I’m old enough to remember when Seattle was the end of the road.
When I was young, Seattle seemed like a city walled off from the east by mountains and surrounded by water on the west. Provincial we were, but also isolated and little known, a jumping-off spot for even more remote places. “Gateway to Alaska” was still our geographic claim to fame.
I remember when the city’s link to the outside and “Back East,” where many of our families came from, was a tenuous floating bridge that stretched for a single straight mile across Lake Washington and seemed to disappear into the forests that were the Eastside before Bellevue’s skyscrapers sprouted. Interstate 90 went from coast to coast and was our ribbon of connection with the rest of America.
As a young man in 1971, I had my first chance to get on that road and drive eastward with no parents and no real plan. I was 17. My school-pal companion, Nick, was just 16. We’d somehow convinced my mother to let us borrow my family’s jeep and drive across the country, ostensibly to look at colleges. And we did actually see a couple, including one or two nighttime drive-bys. But mostly, we were very mobile boys — two Huck Finns on a four-wheeled raft.
I will never forget the feeling as we set out across the floating bridge. With the Cascades beckoning in the distance, it seemed that real life was just ahead of us. That feeling of first freedom was a high better than any for which the era is remembered.
In 1971, people from Washington state were a novelty outside the region. From Montana to Maine, when we pulled into gas stations, the attendants always asked us where we were from. They noted our green-and-white license plates and looked at us as if staring at an exotic butterfly. “You’re from Washington, huh?” the conversation often began. “I remember Seattle,” they’d say. “I was there during World War II at Fort Lewis on my way to the Pacific. It rained the whole time.”
Yes, the Greatest Generation spread the word about Seattle: It was a cold, gray way station on the road to hell. Despite being longhaired hippie boys, our sheer exoticism seemed to please them, as if they’d met hobbits leaving the Shire.
That trip was a true coming-of-age saga involving love, strange encounters and spectacular sights. We saw the Washington Monument and the northern lights. We fell in with stoned and hallucinating Vietnam vets in the Catskills, and I lost my heart, if briefly, to a girl in Connecticut. We found a crash pad on Martha’s Vineyard, and dined at a small table behind a door at the famous Algonquin in New York.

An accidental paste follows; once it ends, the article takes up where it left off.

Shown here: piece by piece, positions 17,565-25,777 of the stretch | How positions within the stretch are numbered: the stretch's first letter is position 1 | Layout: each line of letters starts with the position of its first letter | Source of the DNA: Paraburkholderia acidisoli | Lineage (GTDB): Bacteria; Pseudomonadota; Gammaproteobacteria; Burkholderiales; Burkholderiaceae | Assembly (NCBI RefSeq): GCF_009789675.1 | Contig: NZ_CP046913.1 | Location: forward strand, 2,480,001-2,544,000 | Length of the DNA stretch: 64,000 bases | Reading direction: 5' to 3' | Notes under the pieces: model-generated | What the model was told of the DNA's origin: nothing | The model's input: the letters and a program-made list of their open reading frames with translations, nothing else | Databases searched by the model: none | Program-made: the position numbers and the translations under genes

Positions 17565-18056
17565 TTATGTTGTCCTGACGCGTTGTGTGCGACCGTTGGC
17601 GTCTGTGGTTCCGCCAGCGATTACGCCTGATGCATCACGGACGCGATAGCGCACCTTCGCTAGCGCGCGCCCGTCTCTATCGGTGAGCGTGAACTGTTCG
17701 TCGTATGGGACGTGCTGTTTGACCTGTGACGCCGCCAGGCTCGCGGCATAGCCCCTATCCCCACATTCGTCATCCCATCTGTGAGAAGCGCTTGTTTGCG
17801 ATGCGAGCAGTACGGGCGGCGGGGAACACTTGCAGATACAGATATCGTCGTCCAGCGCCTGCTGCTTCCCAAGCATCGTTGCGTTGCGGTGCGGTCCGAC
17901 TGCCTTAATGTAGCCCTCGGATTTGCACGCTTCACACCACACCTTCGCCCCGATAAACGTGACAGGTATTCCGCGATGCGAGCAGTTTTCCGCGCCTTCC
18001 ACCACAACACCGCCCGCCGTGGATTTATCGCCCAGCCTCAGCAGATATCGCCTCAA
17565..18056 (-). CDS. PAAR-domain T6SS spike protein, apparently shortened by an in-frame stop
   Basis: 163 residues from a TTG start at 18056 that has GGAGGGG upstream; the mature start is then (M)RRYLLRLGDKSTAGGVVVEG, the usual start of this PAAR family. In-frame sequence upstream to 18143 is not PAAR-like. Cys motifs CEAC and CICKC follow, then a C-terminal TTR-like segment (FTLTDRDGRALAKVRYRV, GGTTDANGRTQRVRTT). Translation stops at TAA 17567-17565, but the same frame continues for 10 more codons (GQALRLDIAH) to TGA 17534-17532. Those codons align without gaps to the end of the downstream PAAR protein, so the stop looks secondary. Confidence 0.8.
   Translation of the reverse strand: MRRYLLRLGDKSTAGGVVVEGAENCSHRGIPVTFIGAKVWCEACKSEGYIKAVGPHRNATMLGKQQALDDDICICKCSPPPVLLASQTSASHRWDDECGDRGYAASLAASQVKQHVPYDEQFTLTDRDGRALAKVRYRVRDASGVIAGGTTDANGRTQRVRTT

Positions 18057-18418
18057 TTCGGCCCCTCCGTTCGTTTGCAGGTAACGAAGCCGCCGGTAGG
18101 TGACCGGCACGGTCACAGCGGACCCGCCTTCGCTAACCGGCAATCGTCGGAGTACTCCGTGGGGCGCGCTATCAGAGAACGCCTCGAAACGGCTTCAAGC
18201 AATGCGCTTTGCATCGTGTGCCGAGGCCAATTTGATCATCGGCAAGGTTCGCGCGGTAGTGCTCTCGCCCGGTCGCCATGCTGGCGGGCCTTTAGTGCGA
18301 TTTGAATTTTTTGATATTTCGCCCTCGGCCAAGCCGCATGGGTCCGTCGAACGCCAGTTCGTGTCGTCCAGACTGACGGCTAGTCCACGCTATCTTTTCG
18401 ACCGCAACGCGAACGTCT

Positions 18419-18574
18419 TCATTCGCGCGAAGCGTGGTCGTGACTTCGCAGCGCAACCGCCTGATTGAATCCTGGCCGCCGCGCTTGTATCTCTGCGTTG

It was on that trip that, in a motel bookrack, I stumbled across a paperback copy of the great road story "The Dharma Bums" by Jack Kerouac, a kind of follow-up to his classic "On the Road." The cover promised he was “the daddy of the swinging psychedelic generation.” I mean, that was us, right? I wasn’t just caught up by the fiction, I was living it. We’d roll into a town with no place to stay, and improvise; we’d find interesting people and hang out. Our itinerary morphed from day to day, depending on whom we were with and what interested us. And we roughed it, when necessary. I do not, by the way, recommend sleeping under a jeep on gravel in the pouring rain, unless it’s your only alternative.
I came away with an enduring love of road trips. I’ve been on a number of them across America since. I followed that 1971 trip with another two years later in which two college buddies and I drove the entire perimeter of the country from Washington to New England, to the tip of Key West, through the Deep South and back through California. Even now, my annual vacation is a usually a trip on wheels with a loose plan: Let’s drive to central Oregon to see birds, fossils and ghost towns; let’s go to Glacier National Park and come back through Canada; let’s drive around the Olympic Peninsula and see what’s what.
I like the freedom of those explorations. I like being tethered to home, too, taking trips that aren’t endless zigzags, but great circles. Those trips change you without displacing you. There’s no jet lag or sense of disconnection; in fact, the opposite. You know the land around you, you’ve felt its contours, you’ve met the inhabitants. And, maybe it’s illusion, but you feel like you come back home a wiser person than the one who left. I think that was certainly true for me in 1971, but I think it works for me still.
This column originally appeared in the May edition of Seattle Magazine.